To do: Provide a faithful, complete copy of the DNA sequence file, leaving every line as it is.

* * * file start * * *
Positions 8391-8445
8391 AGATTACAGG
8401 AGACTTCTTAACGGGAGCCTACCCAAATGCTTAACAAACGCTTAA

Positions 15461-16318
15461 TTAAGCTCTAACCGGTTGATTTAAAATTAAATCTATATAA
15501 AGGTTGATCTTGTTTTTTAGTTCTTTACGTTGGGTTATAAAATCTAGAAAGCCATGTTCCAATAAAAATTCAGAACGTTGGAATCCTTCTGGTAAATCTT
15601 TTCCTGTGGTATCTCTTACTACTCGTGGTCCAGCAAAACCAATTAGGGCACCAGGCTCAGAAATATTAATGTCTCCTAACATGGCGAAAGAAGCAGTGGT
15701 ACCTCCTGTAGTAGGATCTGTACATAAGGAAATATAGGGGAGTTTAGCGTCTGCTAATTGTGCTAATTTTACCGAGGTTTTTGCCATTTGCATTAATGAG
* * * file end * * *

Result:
Positions 8391-8445
8391 AGATTACAGG
8401 AGACTTCTTAACGGGAGCCTACCCAAATGCTTAACAAACGCTTAA

Positions 15461-16318
15461 TTAAGCTCTAACCGGTTGATTTAAAATTAAATCTATATAA
15501 AGGTTGATCTTGTTTTTTAGTTCTTTACGTTGGGTTATAAAATCTAGAAAGCCATGTTCCAATAAAAATTCAGAACGTTGGAATCCTTCTGGTAAATCTT
15601 TTCCTGTGGTATCTCTTACTACTCGTGGTCCAGCAAAACCAATTAGGGCACCAGGCTCAGAAATATTAATGTCTCCTAACATGGCGAAAGAAGCAGTGGT
15701 ACCTCCTGTAGTAGGATCTGTACATAAGGAAATATAGGGGAGTTTAGCGTCTGCTAATTGTGCTAATTTTACCGAGGTTTTTGCCATTTGCATTAATGAG